The link between employee satisfaction and productivity is simpler than you think.
Every year, Glassdoor compiles a list of the “Best Places to Work.” The good people over at Glassdoor measure the quantity, quality, and consistency of employee-submitted reviews for companies across the nation, and the globe, to come up with a comprehensive catalog of 50 companies that employees absolutely adore. It turns out, the same companies that make the Best Places to Work list, also top out the S&P 500 according to CNBC. Coincidence? We think not.
In today’s day and age, it really shouldn’t come as any surprise that happy employees outperform disgruntled employees on any given day, but why is that exactly? Taking a page out of the Best Places to Work playbook, we can see that there are 3 key areas of an employee’s satisfaction that contribute to their individual performance and productivity: job satisfaction, team satisfaction and work-life balance.
If You Love It, Is It Really Work?
Teams of passionate people get things done. Point. Blank. Period. Passionate people aren’t motivated by money, fame or status. Those are all external side effects of a job well done, and it doesn’t take long for most of us to recognize how fleeting this kind of motivation can be. Instead, passionate performers operate from a place of self-satisfaction–they actually feel good when they work hard. These are people who love their jobs.
They don’t just love the pay, the benefits or the city it’s in. Nope. The most satisfied employees love the cause they work for, and this isn’t by accident. Companies promote this type of culture by giving their people what they want, but first they had to figure out what those wants are.
Work Hard, Play Hard, Repeat
Most employers tend to scoff at the fact that some Millennials could possibly value work-life balance over professional advancement, but they may actually be on to something. On the surface, it sounds as if the newest members of our workforce would rather spend more time playing video games and less time at the cubicle. While that certainly may be the dream for some, others look at work-life balance as a means to actually being a better employee.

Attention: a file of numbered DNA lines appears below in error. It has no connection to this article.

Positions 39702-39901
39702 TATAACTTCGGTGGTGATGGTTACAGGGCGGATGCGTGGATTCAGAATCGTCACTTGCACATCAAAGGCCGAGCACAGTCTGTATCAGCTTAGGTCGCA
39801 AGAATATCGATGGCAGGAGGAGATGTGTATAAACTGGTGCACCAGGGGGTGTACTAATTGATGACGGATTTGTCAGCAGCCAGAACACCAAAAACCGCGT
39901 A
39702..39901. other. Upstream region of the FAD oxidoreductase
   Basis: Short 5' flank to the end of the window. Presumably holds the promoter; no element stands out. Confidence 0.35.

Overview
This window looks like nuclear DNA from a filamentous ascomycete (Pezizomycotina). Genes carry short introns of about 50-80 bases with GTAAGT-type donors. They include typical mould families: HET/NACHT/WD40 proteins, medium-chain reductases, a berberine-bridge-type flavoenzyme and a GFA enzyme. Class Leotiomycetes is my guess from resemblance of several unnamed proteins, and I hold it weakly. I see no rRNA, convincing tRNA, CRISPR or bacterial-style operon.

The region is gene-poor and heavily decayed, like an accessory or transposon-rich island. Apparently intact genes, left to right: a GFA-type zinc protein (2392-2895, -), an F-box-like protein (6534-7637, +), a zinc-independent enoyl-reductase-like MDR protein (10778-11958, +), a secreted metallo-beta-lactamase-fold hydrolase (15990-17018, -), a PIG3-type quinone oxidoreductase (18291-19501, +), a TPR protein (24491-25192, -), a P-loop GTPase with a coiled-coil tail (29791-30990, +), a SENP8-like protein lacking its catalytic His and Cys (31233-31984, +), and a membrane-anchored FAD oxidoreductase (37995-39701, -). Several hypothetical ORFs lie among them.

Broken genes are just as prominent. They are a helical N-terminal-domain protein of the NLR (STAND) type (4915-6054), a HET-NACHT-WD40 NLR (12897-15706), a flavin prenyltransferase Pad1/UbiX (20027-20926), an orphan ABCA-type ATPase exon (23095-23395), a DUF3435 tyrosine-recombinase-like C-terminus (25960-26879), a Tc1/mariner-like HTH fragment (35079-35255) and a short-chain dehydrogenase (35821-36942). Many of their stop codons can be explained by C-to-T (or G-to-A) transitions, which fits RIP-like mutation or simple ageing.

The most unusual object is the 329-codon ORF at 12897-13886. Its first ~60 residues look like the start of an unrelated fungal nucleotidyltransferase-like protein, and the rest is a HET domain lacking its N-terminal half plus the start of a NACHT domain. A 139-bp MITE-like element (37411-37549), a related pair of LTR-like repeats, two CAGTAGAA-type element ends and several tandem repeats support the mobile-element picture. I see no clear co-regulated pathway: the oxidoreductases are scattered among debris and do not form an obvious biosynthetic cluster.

Today's employees are taking less time off and spending increasingly longer hours burning the midnight oil of labor. This increased time at work comes at a sacrifice that will likely have a negative effect on your bottom line. Overworked employees are at a higher risk for health issues, and ultimately tend to get less work done than their well-rested counterparts–even if they are sitting at the desk longer.
Teamwork Makes the Dream Work
While the example of company culture is certainly set from the top down, the reinforcement of a healthy organizational culture is managed laterally between coworkers. Employees that are surrounded by great teammates feel supported and motivated to produce better work. The increased communication that comes with a strong culture allows an employee to really understand how their individual performance affects the people around them. This spark of accountability lights a fire that spreads passionate performance throughout an entire organization.
As the camaraderie grows, criticisms become scarce while pats on the backs flow freely. Organizations that empower their employees through peer-recognition programs reap the benefit of increased job satisfaction almost immediately. It’s a win-win for everyone.